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Maureen Astrid
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I'm new to Shutterstock and I would love some constructive feedback on these photo's. Thank you! 

These are already approved by the way ?






Hi Maureen, 

There are people more qualified than me to judge these images, but what I would say is, if you want to make sales you'd be better off taking pictures of yourself baking a cake, or making a cup of tea. If you do anything more interesting, then even better. Just showing hands is often enough to add the people factor. 


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Dear Maureen,

First of all, welcome to Shutterstock.

As for the image:

1.  There is no description of what I am looking at nor where it was taken.  It is a decaying leaf of some plant

2.  What is your market for this image?

3.  The next time you take a picture ask yourself this question:
"Why will a buyer select my image and not my competition's image?"

4. Scan Shutterstock for 'leaves' (trees, bushes, scrubs, etc) to see what your competition is doing

5.  Review 'key words' from your competition for your next photo shoot.

6. Add people to your images and submit as 'editorial' if no release is available.  People bring life to images and catches buyers attention.

Hope this helps.  Cheers, Paul

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Welcome Maureen! Gotta start somewhere, right? ? 

Personally most everything I know about photography and post-processing I learned after I became a contributor, so by asking for a critique, you're off on the right foot. Half the battle is learning what will be accepted and what won't and why.

These are good solid shots for just starting out at Shutterstock. Looking at your photos in more detail, I can see positives and negatives. Positives are even lighting, basic composition, backgrounds that suit the image.

Negatives are specific to the photo.

In the yellow rose photo, I can see green chromatic aberration around the edges of the petals where it touches the black background. Chromatic aberration happens in some cameras when a light area blends with a dark area. It can be removed in Photoshop or a similar program and turned to a grey color that blends better.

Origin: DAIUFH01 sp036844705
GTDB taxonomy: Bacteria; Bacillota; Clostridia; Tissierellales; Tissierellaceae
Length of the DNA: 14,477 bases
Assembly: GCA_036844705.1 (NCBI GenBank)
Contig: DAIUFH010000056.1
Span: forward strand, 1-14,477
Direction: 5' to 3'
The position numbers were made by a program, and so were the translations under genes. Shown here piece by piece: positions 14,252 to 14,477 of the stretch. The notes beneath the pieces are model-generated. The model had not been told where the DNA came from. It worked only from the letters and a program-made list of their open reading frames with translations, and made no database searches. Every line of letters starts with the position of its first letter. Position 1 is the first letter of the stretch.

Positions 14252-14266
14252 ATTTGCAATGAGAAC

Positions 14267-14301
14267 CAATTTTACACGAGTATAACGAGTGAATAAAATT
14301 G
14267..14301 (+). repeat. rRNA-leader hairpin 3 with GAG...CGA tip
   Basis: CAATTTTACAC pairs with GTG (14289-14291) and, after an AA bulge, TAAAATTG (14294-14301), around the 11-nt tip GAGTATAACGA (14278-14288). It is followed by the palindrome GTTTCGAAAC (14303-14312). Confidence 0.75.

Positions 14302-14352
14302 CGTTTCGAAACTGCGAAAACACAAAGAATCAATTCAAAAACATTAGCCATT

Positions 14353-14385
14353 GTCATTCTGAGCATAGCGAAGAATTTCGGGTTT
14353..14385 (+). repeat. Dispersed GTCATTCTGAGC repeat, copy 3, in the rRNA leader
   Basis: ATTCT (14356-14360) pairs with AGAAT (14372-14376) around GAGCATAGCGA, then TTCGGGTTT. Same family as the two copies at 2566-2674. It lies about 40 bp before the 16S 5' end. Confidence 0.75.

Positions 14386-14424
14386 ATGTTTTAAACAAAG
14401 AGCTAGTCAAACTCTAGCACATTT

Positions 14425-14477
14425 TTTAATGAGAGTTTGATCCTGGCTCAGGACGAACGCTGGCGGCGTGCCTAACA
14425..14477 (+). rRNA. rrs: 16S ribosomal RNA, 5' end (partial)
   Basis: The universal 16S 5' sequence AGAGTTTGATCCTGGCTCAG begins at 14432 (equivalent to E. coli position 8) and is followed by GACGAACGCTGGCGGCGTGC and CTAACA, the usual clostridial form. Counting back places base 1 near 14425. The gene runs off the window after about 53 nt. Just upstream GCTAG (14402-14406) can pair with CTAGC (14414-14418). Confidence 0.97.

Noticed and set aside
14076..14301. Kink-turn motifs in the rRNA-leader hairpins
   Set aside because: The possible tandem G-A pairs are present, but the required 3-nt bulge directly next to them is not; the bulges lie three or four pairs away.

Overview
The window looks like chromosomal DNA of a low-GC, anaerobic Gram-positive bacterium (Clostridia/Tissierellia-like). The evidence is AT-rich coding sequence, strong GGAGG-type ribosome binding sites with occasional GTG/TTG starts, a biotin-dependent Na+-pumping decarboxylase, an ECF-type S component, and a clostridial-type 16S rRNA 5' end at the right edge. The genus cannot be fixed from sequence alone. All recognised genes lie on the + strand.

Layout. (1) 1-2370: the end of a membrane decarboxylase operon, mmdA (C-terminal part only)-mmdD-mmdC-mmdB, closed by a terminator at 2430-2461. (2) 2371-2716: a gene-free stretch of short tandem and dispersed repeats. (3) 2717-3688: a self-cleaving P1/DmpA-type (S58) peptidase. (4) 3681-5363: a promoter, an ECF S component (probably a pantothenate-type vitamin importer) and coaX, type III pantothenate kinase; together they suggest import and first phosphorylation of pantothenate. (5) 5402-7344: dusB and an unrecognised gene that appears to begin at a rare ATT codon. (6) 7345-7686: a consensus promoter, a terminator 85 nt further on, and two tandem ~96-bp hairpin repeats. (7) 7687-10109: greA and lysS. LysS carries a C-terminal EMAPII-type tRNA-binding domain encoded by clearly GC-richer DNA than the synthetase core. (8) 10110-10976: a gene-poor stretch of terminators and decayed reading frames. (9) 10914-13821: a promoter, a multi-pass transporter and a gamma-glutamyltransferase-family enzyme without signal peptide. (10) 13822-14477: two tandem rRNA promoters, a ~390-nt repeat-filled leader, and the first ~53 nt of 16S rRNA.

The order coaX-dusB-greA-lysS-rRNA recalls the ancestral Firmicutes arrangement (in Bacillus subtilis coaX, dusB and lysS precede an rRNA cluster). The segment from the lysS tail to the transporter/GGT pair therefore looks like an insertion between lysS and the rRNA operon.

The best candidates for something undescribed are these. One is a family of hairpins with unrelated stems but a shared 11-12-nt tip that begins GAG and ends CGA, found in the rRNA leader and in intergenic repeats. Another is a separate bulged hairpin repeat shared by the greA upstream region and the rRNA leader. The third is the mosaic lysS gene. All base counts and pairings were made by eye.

In the pink rose photo, there's a lot of noise (aka grain that looks like little speckles) in the soft focus parts of the photo. I don't know how strict Shutterstock is about noise these days, because I haven't had an image rejected for noise in years, but if it's rejected for noise, they are referring to those little speckles.

The berries are a little on the soft side. You can shrink the photo size a little bit to sharpen it. Just make sure the size doesn't go below 4MP (approximately 2000px by 2000px). If it's still a little soft at the minimum size, sharpen it in your editing program, but just a little bit. Too much and you'll introduce new problems to the photo.

Being honest, don't expect these photos to sell right away or a lot. There's TONS of better shots of flowers on Shutterstock that will grab a buyer's attention. Don't let that discourage you. There's one photo that tells me you have a unique eye, and if nurtured and explored, can possibly set you apart from the rest. That's the purple hydrangea photo.

I love the composition! It reminds me of Half Dome in Yosemite National Park, because it's half a dome. I just think that's cool. LOL If you want to shoot more "Half Dome" flowers, try shooting them in different settings with different backgrounds in different lighting...and see what happens. 

Keep playing. Keep experimenting. Keep discovering yourself as a stock photographer. 

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My favorite pieces of advice:

1. Don't "take the shot" -- MAKE the shot. 

2. Think is there a commercial value to your picture? Or is it a shot like EVERYBODY else would have?

3. Shutterstock is an education -- I still do my homework; especially on what stock photography buyers are looking for



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Im gonna go a different way with the leaf. I would punch up on the concept Of Plant/Tree diseases with this adding the correct keywords and description. Could be a good specimen Example for a Plant Book.I like it.

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